Below is 2017 City Council District 5 Candidate Mark Herd’s full questionnaire response to Bike The Vote L.A.:

1. What role do you see for walking, biking, and transit in improving the lives of Angelenos?

Ending gridlock is one of my goals and walking, biking and transit infrastructure improvements are part of the solution.


2. In 2015, Los Angeles approved Mobility Plan 2035, the first update to the Transportation Element of its General Plan since 1999. Mobility Plan 2035 puts “safety first” in transportation decisions, and provides a vision for a transportation system composed of safe and quality transit, bicycle, pedestrian, and automotive options. Do you support the goals of this plan, and how would you like to see the plan implemented in CD5?

I support the goals and would like to see it implemented with the blessing of the community where changes would be made.


3. Mobility Plan 2035 enacted a ‘Vision Zero’ for Los Angeles, with the goal of eliminating traffic-related deaths within 20 years. In order to meet this goal, LADOT identified a “High Injury Network” to prioritize safety improvements on L.A.’s most dangerous streets. However, after a year and a half, we still haven’t seen much action to reduce transportation-related deaths on City streets. What do you see as the hold-ups for improving safety on Los Angeles streets, and how would you work to address these impediments in reducing speeding to save lives?


Infrastructure spending or lack of it is probably the biggest holdup.  Reckless over-development also turns safe intersections into death traps yet our leaders continue to favor developers over the needs of the community.  I will put the community first always. 


4. Angelenos recently approved Metro’s transportation funding plan, Measure M, with an impressive mandate of support from over 71% of voters. What opportunities do you see for Measure M to improve the options for how Angelenos get around? Given that Measure M will return millions of dollars directly to the City of Los Angeles each year, do you support increasing the funding the City allocates to making it easier and safer for Angelenos to walk and bike?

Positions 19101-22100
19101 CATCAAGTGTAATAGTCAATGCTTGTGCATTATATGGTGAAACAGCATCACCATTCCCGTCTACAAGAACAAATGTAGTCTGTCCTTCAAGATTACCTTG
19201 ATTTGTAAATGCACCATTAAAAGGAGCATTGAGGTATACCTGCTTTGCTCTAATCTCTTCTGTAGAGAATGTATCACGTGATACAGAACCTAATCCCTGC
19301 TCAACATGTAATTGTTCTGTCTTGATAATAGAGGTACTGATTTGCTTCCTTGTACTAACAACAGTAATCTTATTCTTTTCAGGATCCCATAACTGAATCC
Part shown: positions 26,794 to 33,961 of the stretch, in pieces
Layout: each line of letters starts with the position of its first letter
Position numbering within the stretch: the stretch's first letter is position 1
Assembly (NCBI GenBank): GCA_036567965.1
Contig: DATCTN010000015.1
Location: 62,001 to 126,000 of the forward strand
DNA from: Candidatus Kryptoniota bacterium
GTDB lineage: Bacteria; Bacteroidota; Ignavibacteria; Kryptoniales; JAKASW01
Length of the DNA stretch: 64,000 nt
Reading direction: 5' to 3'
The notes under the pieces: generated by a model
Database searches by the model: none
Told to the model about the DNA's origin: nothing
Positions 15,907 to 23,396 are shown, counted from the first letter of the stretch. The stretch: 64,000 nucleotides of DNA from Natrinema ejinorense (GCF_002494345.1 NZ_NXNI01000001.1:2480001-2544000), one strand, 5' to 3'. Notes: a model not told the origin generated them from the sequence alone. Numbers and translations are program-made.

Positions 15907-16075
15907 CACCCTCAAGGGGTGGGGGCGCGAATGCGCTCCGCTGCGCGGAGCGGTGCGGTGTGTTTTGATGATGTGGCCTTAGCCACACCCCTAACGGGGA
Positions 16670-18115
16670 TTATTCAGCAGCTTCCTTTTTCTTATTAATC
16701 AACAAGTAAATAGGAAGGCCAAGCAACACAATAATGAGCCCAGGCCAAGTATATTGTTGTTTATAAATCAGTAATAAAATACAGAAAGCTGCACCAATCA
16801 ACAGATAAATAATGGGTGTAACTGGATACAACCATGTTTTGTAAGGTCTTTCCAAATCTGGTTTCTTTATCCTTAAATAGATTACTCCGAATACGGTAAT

Measure R and Measure M both help L.A. tremendously and we must continue to improve and expand our transportation infrastructure and transportation options.  I will continue to push for more improvements if elected.


5. There is universal agreement that Westwood Boulevard is a dangerous street for people walking and bicycling. Westwood Boulevard is identified as a corridor on LADOT’s High Injury Network, bike lanes were considered a priority in the 2010 Bike Plan, and the project has wide community support, including from UCLA and the Westwood Village Improvement Association. However, implementation of continuous bicycle infrastructure on Westwood has stalled for years. Prioritization of safety improvements for the street was removed from the Mobility Plan 2035 by an amendment co-authored by Councilmember Koretz. Will you commit to implementing quality bicycle infrastructure on Westwood Boulevard during the next Council term? (If not, what specific alternative do you support to improve the safety of people walking and bicycling in the area, and to address the high rate of crashes related to speeding on Westwood Boulevard?)


Yes, I will commit to implementing quality bicycle infrasture on Westwood Blvd during the next Council term if that is what the community wants.


6. Bike share systems have started to be installed across Los Angeles, but as systems expand to different areas of Los Angeles and neighboring cities, experts foresee two major obstacles: stations that are discontinuous/too far apart and stations with unsafe walking conditions that limit access. How would you envision the growth of bike share in the City of Los Angeles and regionally?


I would like to see more funding to make access safer and stations more abundant.  I’d like to see L.A. as the greenest, cleanest and easiest city to get around in.  Building out quality bicycle infrastructure is important as we strive to make L.A. the cleanest city in the nation.